By Drew Cohen
Would you rather listen to this blog instead of reading it? Just click play below.
Marketing teams all over the globe use content to make users aware of products and services or to nurture a prospect through the Buyer’s Journey—through content, they meet the buyer on their terms in a way that feels natural.
Salespeople can pull from these same pieces of content when engaging with a prospect. For example, a marketing department may send out a weekly newsletter with all of the content that was published on its blog.
That same week, salesperson Sally may be conversing with a prospect and be able to utilize one of those recent blog posts to help further her message about the product/service they’re discussing. Same content, multiple applications. Same content, multiple departments.
Anyone who says content marketing doesn’t fit into the sales model is flat-out wrong. In reality, content marketing nicely aligns with sales enablement practices, and whether or not content marketing can be a big success for an organization really comes down to what processes are in place.
Should Content Be Built for Sales Teams or Marketing Teams First?
Both. I know, I know … you’re probably thinking that’s the easy way out, but it’s true. When building out a content calendar at your organization, both teams should play a role in determining what topics, business lines, and personas are targeted by your content marketing efforts.
Marketing and sales teams should have a service level agreement (SLA) in place to understand and be held accountable to one another’s needs. Identifying what type of content (e.g., blog posts, fact sheets, e-books, etc.) has moved the needle can help surface the most effective tactics.
You can build out a very simple content calendar that gives each piece of content a number and allows you to clearly identify what persona is being targeted, the stage of the Buyer’s Journey that the content aligns to, what the keyword is (if applicable), and what the title and date for the publishing of this piece are.
You can also have a column that a social media specialist can fill in once the material has been promoted. I’ve also seen sales teams use this column way to track how salespeople have promoted it on their social networks.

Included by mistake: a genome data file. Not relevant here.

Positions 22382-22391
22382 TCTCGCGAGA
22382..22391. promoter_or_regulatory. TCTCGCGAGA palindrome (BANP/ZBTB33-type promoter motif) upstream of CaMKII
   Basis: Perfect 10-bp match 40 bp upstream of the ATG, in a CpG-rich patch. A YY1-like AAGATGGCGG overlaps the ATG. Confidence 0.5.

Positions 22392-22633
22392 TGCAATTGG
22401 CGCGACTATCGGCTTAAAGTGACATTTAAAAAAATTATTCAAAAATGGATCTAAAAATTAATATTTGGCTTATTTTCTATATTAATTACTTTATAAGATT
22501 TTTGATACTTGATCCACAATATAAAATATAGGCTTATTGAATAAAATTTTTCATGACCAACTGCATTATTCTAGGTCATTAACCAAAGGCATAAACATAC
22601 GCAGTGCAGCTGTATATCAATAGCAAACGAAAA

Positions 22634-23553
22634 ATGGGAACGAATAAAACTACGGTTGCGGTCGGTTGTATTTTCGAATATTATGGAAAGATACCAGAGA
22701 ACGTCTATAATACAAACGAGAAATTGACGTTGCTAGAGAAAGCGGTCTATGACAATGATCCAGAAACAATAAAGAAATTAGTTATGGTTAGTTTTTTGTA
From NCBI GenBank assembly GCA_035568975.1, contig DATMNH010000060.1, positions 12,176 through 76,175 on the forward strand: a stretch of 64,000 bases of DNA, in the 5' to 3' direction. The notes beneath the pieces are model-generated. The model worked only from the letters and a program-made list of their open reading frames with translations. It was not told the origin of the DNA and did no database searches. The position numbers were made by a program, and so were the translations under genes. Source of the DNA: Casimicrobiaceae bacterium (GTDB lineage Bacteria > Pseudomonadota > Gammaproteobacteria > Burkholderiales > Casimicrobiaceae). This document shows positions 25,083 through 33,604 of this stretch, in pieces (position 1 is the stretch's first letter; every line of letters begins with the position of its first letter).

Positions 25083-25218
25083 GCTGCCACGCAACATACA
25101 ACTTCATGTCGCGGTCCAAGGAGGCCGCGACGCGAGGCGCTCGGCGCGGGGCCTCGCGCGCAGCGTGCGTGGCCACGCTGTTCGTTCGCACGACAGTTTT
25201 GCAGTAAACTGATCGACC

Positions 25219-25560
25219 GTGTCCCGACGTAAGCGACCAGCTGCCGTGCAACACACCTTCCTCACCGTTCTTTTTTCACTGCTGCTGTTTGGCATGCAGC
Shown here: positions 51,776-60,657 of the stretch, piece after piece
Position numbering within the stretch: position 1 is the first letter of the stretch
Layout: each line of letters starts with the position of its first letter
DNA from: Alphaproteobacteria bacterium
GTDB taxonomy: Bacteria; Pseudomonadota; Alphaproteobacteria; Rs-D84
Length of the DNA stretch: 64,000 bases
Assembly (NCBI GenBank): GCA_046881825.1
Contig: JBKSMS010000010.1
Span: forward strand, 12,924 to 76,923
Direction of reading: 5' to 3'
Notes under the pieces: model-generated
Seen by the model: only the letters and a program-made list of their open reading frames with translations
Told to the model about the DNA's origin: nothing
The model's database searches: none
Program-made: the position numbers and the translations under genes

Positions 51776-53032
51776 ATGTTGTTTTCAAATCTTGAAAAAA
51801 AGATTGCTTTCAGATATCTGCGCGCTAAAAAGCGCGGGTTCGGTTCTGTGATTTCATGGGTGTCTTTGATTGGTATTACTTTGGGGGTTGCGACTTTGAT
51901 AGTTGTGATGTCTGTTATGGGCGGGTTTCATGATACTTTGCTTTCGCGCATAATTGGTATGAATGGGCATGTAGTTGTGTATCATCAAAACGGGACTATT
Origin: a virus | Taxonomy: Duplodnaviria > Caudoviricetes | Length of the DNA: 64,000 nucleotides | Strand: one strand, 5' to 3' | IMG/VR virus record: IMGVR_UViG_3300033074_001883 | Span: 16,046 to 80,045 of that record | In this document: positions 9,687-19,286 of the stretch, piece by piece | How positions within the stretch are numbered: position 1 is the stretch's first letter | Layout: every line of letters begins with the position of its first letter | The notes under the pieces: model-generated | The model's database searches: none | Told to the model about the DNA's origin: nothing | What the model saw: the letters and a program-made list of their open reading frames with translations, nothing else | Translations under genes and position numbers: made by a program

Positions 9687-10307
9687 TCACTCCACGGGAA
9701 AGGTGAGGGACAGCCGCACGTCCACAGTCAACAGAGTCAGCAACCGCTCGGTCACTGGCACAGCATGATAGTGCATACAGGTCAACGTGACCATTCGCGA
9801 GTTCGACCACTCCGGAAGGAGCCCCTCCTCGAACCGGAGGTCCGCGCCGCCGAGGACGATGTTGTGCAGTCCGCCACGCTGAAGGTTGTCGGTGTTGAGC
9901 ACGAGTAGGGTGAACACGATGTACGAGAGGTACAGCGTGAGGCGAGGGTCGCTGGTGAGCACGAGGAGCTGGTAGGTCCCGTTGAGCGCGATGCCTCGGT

For example, a sales manager can take published content from this calendar and distribute it to their sales teams to share on LinkedIn, and once complete, they can mark that row as “Promoted”.
Adapt this template to fit your specific needs. Most importantly, use this as a guide in content ideation sessions.
Using Data to Prepare for a Successful Content Ideation Session
Sure, building content is great, but are you measuring its success? Using a robust marketing automation tool such as HubSpot or Marketo, you can track the success of blog posts, e-books, white papers, fact sheets, and any other content that you publish. If this content is part of the same campaign, all of the associated items can be rolled up and measured together.
For example, if a dental office has a new teeth whitening service, they may produce an e-book, several social posts, and an infographic all leading to a landing page for a free consultation.
All of these items can be tagged with the teeth whitening campaign name because they all have the same end goal—driving free consultation requests and purchases of this service. What does this have to do with a content ideation session?
Well, if you want to be significantly more productive when you get stakeholders into a room, come armed with data. Throughout my career, I’ve been invited to many content brainstorming sessions, and the first question I ask in these meetings is, “What has worked in the past?”
If you can’t answer that question during a meeting, you’re already setting yourself up for failure. The answer doesn’t have to be complex.
Here are a few simple tips for preparing and planning for a successful content ideation session:
Bring data on the top three campaigns from the last six months
Invite any necessary marketing team members, as well as the key stakeholders from the sales team. This is a great opportunity to use a sales survey!
Send thought-provoking questions in the meeting invite, such as:
What are the most common questions you hear from prospects?
What is the number one piece of marketing collateral that you feel could help you close deals with more efficiency?
Begin your meeting discussing historical data and then dive into some thought-provoking questions such as the ones you included in the meeting invite.
If a salesperson is finding tons of success using an infographic on sales calls, that is a critical piece of information that the marketing team should be aware of. If that infographic is only being leveraged in 1:1 marketing, maybe there’s a good reason for it.
However, if there’s no reason for it, it is likely time to reevaluate why there isn’t a larger campaign built around such a successful piece of content.
It works the other way as well. If the marketing team is finding tons of success with a specific blog post due to organic traffic, they should communicate that to the sales team because there’s clearly demand from the market (users typing in keywords that ultimately lead to them finding that blog post).
Salespeople can then take that blog post URL and share it with prospects. It’s a perfect way to reach out and offer value! This highly-efficient, cross-departmental communication leads to excellent results and more well-rounded campaigns.